When “that” happens, White said the first thing to do is not to panic.
“If you happen to go into a skid, get your foot off the gas pedal until you are sure that you’re headed in a fairly straight line,” he said. “Turn your steering wheel in the direction you want to go.”
Motorists wanting to get some hands-on practice of their own can sign up for the New York State Traffic Survival Workshop, which is presented by the National Traffic Safety Institute. The one-day course covers defensive driving techniques designed to reduce damages and casualties caused by car accidents for a cost of $30.
John Iavino, an instructor with the program in Delaware County, said one key aspect of the class can be boiled down to a simple phrase.
“We do stress one thing: Slow down,” Iavino said. “Slow down because of conditions on the ground in the winter.”
Besides accidents, winter driving presents other hazards.
Vigna warned of the dangers of carbon monoxide poisoning in winter. The odorless, poisonous gas can cause brain damage or death in those who breathe it too long, as happened in the Boston area during Winter Storm Nemo.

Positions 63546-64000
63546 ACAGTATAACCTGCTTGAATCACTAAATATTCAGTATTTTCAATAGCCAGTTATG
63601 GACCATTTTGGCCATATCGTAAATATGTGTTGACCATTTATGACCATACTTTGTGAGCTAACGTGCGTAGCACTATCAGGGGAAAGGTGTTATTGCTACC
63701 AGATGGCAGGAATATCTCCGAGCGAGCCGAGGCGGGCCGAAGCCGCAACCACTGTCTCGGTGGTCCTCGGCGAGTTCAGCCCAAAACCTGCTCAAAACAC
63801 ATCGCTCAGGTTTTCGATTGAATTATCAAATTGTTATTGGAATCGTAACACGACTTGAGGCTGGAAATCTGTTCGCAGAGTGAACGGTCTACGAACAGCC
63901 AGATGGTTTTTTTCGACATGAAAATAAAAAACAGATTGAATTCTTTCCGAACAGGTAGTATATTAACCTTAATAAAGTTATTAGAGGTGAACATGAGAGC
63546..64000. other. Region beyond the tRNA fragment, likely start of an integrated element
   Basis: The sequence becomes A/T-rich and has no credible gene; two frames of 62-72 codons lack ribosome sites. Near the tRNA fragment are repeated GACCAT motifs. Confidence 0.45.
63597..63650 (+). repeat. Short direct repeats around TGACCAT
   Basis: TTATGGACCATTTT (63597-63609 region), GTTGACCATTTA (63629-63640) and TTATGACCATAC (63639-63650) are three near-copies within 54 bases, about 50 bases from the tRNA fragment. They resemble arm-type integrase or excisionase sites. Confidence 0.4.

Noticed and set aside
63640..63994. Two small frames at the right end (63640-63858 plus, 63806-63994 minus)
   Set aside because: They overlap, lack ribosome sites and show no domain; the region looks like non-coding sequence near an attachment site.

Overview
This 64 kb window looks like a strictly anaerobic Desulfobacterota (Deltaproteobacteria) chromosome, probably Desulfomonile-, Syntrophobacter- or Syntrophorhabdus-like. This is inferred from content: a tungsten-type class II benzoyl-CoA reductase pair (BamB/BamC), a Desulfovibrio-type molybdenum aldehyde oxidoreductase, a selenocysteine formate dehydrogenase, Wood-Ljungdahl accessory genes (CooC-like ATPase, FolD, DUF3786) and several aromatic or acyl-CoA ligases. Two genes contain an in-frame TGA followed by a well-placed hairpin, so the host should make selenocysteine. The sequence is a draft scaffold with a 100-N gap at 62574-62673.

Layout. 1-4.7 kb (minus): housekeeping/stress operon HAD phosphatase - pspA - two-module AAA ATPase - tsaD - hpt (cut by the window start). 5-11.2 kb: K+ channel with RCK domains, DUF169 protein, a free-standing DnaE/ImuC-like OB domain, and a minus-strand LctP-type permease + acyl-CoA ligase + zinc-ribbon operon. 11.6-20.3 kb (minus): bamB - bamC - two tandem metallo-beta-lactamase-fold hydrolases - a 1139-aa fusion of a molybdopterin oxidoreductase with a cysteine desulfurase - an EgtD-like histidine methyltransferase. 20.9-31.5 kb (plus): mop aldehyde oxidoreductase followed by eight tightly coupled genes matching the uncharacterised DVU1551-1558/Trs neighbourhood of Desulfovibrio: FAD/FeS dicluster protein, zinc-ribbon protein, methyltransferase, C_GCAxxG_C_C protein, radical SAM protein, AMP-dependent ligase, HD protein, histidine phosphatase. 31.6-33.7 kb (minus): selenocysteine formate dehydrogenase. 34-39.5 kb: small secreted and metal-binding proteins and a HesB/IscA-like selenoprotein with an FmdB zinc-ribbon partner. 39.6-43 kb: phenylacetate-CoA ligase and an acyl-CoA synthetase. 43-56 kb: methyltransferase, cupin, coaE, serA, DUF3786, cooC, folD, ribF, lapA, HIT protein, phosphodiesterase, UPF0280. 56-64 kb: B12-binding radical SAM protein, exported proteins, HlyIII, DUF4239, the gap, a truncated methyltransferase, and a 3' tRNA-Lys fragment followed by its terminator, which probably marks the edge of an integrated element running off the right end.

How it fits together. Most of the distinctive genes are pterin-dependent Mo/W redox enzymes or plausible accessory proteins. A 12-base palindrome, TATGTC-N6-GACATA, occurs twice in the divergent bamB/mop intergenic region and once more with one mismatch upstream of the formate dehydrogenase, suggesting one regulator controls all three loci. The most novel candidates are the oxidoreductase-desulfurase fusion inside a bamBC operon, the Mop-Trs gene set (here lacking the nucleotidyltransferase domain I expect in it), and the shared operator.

“Symptoms may include headache, dizziness and sleepiness,” Vigna said. “Older, rusty cars and a poorly maintained exhaust system increase the risk of carbon monoxide poisoning. A continuous supply of fresh air flowing into the vehicle is a good defense.”
Vigna offered tips on offense, as well.
“Prepare your vehicle prior to the winter driving season,” says Vigna. “Make sure it is in proper working order mechanically.”
This may include, but not be limited to, checking your antifreeze, windshield wipers and defroster. A good set of properly inflated snow tires will help to maintain traction.
“Prior to traveling, be sure to clean all windows and lights to maximize visibility,” Vigna continued. “Carry an extra container of windshield washer fluid. Listen to the weather report. Always plan on extra time to get to your destination. It may be necessary to postpone traveling until driving conditions are safe. Use the low-beam headlights to see and be seen. High beams may limit visibility since they reflect back from falling snow.